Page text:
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Merry Christmas, Happy Kwanzaa and Happy New Year

This has been a difficult year for so many. Christmas and Kwanza may have been celebrated alone or by a zoom call and New Year’s Eve will be a solitary time for many.

We all want 2020 to end as quickly as possible. So many lost loved ones and found themselves in situations they never thought they would see. Families with mothers and/or fathers or both who lost jobs and are now losing their homes and lining up at food banks. There are those like me who found themselves eating nearly every meal alone for nearly ten months.

Yet some did find things to be thankful for. Children were born and some people found new jobs and found their savings and 401(k) go up. I know many who also found the rewards of sharing their good fortune with others. There is the saying ‘it is better to give than to receive’ and many found how true that is during this pandemic year. Whether it was checking up on an elderly neighbor and offering to shop for them, donating to a food bank, or offering someone without shelter a home. Donating a Christmas or Kwanzaa gift to ‘Toy’s for Tots’; no matter how big or small the act of kindness it means something to others and makes you feel good.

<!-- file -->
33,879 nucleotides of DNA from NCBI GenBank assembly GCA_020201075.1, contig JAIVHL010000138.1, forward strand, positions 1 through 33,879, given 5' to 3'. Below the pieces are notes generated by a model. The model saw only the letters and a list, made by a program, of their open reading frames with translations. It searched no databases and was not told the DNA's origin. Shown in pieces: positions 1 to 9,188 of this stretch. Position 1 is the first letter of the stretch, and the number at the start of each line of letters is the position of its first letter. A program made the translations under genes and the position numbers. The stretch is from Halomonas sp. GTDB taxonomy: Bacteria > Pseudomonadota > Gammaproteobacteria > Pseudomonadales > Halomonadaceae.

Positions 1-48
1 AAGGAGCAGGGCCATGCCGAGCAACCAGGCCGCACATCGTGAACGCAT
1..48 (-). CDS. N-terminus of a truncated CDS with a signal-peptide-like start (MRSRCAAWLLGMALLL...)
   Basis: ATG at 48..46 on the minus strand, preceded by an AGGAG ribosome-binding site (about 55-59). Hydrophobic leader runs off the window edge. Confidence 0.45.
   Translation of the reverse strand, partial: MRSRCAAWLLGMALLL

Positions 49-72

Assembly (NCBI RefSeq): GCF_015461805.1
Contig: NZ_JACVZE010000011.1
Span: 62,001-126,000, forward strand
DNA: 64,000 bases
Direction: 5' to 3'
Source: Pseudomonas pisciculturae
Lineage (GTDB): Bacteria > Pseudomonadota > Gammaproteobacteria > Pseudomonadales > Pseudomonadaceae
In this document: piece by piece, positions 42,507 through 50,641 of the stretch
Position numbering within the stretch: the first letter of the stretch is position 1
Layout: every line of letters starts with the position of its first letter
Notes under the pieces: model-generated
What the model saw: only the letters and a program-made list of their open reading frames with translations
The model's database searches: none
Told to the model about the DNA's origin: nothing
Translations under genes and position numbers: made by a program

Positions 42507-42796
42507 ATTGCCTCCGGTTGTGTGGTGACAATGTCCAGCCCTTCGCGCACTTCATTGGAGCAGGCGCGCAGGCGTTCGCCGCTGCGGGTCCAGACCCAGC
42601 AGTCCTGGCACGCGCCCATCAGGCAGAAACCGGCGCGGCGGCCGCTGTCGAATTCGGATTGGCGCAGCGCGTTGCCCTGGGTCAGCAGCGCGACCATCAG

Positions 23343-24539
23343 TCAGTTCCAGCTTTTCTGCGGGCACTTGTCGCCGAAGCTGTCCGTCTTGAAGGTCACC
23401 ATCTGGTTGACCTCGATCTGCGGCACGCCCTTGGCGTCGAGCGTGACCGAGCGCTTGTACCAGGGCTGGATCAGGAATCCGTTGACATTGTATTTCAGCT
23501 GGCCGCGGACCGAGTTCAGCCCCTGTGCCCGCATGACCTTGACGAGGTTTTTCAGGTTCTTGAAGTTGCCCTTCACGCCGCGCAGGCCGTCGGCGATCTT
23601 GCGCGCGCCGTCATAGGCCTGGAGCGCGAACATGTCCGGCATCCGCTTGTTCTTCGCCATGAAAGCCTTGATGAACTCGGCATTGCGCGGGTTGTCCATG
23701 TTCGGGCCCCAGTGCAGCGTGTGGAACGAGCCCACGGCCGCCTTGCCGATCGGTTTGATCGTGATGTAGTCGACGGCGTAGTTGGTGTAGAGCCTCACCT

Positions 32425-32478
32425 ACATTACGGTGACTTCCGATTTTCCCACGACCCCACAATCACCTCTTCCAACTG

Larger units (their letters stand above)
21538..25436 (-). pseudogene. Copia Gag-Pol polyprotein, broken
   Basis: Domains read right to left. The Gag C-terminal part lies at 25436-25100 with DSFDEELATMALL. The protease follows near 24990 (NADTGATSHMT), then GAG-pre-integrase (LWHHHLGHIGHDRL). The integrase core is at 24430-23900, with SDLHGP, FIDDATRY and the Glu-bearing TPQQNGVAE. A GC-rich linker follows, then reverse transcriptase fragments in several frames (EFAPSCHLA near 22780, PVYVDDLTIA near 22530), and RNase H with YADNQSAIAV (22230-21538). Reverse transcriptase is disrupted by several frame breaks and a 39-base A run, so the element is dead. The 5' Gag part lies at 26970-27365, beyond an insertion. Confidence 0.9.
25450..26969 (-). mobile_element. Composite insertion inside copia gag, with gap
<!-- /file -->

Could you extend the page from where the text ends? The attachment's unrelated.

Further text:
As we near the end of 2020 and finally see a light at the end of the tunnel, the vaccine, to end this pandemic we must make a broader commitment as a society. As the economies of the world open up and borders reopen, we must commit to never letting anyone fall through the cracks. We will never be fully back unless everyone is back. We must do everything we can to rebuild the lives of those who lost the most and ensure they can once again fully participate in our society. We must ensure them jobs and homes and an equal opportunity to support themselves and their families.

We must also never forget those who were lost to the pandemic. We must remember them as we learn from the mistakes that were made to prepare for what comes next and we know there will be a next. We must learn through science we can make a difference but also through compassion and leadership. We must never again elect leaders who show distain for people by pretending things are OK when they are not.

2021 can be a year of recovery and learning. When enough people are vaccinated we can get our children back in school and try to make up for the year they missed. We can fund programs to help do that. We must make our states and cities whole through federal funding so they don’t have to lay off teachers and nurses and other first responders. We do that by making sure people understand it is only the federal government that can have a deficit budget and remind them our founding fathers understood that.

We must make the changes needed to move toward equal justice and equal opportunity for all. I look forward to Noon on January 20, 2021 when the nation can begin to make progress and ‘Build back better’.